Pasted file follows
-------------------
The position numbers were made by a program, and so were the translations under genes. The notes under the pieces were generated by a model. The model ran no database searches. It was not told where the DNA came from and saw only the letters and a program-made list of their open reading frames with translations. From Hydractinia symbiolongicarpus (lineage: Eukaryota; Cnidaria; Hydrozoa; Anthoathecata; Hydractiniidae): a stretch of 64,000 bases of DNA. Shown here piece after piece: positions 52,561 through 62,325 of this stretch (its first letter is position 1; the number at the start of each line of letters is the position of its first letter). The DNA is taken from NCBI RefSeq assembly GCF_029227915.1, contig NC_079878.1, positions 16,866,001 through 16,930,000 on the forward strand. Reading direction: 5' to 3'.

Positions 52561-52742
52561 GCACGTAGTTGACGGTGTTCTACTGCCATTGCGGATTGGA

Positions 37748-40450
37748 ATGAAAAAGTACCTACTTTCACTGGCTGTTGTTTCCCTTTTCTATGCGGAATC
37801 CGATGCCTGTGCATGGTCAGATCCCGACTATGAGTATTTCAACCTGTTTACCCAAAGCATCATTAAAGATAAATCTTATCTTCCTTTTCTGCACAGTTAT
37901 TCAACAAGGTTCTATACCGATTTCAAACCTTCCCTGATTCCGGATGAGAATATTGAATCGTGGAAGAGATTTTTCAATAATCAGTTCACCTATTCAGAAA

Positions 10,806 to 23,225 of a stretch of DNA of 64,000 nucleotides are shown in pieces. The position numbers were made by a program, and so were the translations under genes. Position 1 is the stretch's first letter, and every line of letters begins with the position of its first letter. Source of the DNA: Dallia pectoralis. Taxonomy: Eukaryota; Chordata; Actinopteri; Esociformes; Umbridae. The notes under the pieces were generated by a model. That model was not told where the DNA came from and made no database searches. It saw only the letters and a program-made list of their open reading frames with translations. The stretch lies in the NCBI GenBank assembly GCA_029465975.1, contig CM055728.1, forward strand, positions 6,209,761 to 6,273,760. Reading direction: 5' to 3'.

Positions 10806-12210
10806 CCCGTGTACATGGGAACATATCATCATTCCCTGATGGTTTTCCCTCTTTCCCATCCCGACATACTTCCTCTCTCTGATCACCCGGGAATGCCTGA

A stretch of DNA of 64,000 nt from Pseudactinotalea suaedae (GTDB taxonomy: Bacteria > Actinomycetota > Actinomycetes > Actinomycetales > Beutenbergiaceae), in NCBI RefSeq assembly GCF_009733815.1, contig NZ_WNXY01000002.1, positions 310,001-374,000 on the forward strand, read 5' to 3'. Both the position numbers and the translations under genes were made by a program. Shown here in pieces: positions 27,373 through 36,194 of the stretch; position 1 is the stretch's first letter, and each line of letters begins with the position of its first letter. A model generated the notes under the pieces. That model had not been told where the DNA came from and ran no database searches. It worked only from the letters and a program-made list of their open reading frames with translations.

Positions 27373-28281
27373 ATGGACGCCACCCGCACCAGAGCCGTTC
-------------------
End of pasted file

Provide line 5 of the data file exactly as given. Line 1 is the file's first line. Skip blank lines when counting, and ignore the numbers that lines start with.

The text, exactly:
37748 ATGAAAAAGTACCTACTTTCACTGGCTGTTGTTTCCCTTTTCTATGCGGAATC